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January 2009
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New Safety Regulations Expected to Hurt Mom Based Garment Industry

New federal requirements will take effect in February 2009 that are intended to make children’s products safer and lead-free.  In response to recent problems with alarmingly high levels of lead in imported products, Congress has mandated the Consumer Product Safety Improvement Act (CPSIA).

These new rules apply to retailers, manufacturers, and importers and most of them are easy to support, including the lowered amounts of lead allowed in children’s products, and the near ban of phthalates, plasticizers used in everything from fingernail polish to shower curtains.

Kathleen Fasanella, on the other hand, has been up in arms over the CPSIA.  Fasanella has written a book and has a website that help entrepreneurs to get started in sewn product manufacturing.  She’s been in the garment industry for 30 years and enjoys helping others launch their clothing lines.  Fasanella does not support the new rules because she says that most apparel startups are run by stay at home moms or have less than 20 employees and she believes that the majority of them will have to close their doors due to the CPSIA changes.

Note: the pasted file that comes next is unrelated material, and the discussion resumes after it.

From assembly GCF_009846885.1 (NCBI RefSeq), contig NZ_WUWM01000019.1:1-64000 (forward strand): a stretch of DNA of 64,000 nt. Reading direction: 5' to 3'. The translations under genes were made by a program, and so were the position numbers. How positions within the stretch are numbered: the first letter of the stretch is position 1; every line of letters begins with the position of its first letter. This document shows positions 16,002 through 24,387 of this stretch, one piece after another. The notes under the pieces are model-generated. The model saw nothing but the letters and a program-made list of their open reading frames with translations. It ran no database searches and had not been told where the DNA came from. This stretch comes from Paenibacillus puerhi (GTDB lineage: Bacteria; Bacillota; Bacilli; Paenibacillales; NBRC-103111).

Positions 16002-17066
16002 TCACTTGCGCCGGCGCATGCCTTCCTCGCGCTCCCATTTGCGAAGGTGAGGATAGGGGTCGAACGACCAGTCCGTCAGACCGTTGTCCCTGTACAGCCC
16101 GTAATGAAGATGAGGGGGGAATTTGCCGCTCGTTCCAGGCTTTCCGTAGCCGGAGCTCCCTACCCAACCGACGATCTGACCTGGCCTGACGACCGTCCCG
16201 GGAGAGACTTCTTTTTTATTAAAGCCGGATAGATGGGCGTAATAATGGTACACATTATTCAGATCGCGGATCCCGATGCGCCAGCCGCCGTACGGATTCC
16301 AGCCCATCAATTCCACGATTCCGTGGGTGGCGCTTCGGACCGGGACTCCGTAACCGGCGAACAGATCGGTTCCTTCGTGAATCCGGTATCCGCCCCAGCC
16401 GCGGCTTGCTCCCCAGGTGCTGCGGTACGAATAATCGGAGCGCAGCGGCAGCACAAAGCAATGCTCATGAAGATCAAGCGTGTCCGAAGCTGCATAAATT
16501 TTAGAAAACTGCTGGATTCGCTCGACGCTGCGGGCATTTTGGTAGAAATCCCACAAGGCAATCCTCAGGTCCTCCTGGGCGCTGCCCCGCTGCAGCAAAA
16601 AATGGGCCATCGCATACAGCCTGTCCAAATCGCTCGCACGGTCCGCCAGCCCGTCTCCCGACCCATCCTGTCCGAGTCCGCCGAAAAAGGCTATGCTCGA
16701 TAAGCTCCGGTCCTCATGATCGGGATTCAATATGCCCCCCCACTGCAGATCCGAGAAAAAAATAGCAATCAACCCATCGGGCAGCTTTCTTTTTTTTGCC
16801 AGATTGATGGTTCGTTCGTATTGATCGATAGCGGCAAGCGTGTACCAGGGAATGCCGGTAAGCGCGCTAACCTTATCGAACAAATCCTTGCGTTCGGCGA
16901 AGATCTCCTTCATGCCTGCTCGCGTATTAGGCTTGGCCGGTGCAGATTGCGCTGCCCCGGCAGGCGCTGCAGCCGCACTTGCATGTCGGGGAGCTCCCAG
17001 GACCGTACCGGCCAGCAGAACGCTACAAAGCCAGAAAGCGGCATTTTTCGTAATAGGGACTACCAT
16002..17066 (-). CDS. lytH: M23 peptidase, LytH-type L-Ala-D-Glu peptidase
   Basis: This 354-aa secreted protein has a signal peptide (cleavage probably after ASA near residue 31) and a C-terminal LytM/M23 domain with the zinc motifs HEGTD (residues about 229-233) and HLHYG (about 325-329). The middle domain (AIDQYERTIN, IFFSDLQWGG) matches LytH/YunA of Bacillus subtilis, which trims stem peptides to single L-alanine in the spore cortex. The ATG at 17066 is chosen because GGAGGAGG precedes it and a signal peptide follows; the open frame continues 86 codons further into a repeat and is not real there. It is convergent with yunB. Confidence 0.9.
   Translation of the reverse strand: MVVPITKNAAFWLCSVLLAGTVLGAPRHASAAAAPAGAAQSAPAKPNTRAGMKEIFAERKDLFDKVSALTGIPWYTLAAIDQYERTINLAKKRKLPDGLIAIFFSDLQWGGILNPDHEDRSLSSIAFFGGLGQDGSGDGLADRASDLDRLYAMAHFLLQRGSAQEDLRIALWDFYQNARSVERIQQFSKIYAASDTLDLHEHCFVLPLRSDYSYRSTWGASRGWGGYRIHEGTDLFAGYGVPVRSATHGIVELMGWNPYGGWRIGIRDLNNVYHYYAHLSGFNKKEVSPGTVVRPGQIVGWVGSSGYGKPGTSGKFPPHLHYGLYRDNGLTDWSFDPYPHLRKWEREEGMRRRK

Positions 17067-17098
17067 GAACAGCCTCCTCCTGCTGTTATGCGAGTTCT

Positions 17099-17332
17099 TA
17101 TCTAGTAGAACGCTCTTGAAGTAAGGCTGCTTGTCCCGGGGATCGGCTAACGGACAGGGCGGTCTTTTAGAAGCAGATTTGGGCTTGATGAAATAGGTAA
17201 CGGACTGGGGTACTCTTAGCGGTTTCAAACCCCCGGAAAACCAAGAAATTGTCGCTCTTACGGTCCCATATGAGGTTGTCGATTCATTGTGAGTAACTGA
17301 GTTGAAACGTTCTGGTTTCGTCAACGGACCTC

Children’s “sewn products” include stuffed animals, books, bedding, diapers, slippers, shoes, pajamas and clothing.  Traditionally, all the components that make up these items – buttons, fabric, sequins, grommets and the like – are all tested before a finished item is produced.  The new law requires that each finished item be tested by a third party verifier.  So if you’re creating a line of diapers in five different fabrics, some with snaps and some with hook and loop closures, you could potentially be required to have testing done on ten different styles of diapers, rather than just on the components.  Obviously, this change would make it cost prohibitive for the typical mom and pop (or mom and mom) operation to launch any new products.

Fasanella’s argument that products won’t be made any safer without component testing at the supplier level is receiving lots of online support.  In fact, many sellers of handmade items on sites like eBay.com and Etsy.com have banded together and are protesting the CPSIA.  For more information on how you can get involved, visit BuyHandmade.org

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